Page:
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'Ottoman' Boris Johnson makes first visit to Turkey since Erdogan poem

By Ece Toksabay

By Ece Toksabay

ANKARA (Reuters) - British Foreign Secretary Boris Johnson on Monday kicked off his first official visit to Ankara by highlighting his "proud ownership" of a Turkish washing machine and steered clear of his past prize-winning insults of President Tayyip Erdogan.

Johnson, the former mayor of London, was named in May as the winner of the Spectator magazine's "President Tayyip Erdogan Offensive Poetry competition" for a five-line entry that involved the Turkish president, wild oats and a goat.

Two months later, Prime Minister Theresa May tapped Johnson as foreign secretary, prompting concern about a rift with Ankara. A senior Turkish official said at the time Turkey would draw a line under Johnson's past comments, but warned relations would be damaged if he repeated such insults - a message the foreign secretary seems to have taken to heart.

"We are happy in the United Kingdom to be one of the biggest recipients of Turkish goods. I am the proud owner of a digital, very well functioning Turkish washing machine," Johnson told reporters at a news conference in Ankara on Monday, as Turkish EU Affairs Minister Omer Celik sat smiling next to him.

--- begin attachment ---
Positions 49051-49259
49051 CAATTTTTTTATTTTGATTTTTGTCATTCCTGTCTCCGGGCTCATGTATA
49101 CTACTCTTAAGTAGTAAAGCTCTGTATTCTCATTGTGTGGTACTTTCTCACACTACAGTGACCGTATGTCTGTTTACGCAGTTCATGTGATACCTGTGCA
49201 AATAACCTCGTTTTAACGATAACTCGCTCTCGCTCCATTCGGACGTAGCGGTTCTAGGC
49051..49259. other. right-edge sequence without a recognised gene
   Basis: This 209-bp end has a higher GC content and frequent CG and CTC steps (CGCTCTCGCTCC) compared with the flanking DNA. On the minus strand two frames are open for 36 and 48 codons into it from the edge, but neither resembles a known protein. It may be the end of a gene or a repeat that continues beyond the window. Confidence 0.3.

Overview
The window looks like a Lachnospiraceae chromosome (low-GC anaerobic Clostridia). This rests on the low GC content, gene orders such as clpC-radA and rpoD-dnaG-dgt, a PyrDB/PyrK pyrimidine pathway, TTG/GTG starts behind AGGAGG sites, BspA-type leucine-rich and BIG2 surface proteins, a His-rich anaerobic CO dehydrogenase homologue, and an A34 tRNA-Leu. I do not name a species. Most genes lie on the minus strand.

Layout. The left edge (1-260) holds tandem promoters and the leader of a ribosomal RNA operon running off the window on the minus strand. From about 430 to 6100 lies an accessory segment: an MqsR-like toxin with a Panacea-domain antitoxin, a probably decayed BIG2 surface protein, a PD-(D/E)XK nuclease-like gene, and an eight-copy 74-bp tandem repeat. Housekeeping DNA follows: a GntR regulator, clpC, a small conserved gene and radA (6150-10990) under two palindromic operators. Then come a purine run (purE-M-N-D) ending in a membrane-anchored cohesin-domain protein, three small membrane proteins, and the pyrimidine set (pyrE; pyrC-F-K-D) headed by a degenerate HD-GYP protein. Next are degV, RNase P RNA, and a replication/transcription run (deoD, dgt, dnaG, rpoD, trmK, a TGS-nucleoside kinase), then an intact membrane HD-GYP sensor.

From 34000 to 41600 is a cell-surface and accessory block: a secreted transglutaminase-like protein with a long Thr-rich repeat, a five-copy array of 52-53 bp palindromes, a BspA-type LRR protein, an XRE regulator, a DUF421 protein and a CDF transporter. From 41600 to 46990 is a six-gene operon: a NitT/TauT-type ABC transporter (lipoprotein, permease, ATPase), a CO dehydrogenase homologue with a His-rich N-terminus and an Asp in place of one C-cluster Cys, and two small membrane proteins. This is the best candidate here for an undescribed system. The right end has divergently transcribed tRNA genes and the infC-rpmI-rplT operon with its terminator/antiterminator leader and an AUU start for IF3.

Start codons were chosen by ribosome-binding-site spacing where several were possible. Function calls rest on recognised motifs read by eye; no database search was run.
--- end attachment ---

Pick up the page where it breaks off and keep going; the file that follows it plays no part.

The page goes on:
He said he saw a new partnership between the two countries following the Brexit vote, where the United Kingdom opted to leave the European Union and in which Johnson played a key role.

Celik hailed the Oxford-educated former journalist's Turkish roots, referring to him as an "Ottoman" and a strong supporter of Turkey in the aftermath its failed July 15 coup.

Johnson's great-grandfather was an opposition figure in the late Ottoman period and was lynched during Turkey's War of Independence in the early 1920s.

Johnson said he hoped British tourists - who traditionally flock to Turkey's Mediterranean beaches in the summer - "behaved themselves" in the country.

He is due to meet President Tayyip Erdogan on Tuesday.

(Additional reporting by Humeyra Pamuk; Writing by David Dolan; Editing by Andrew Roche)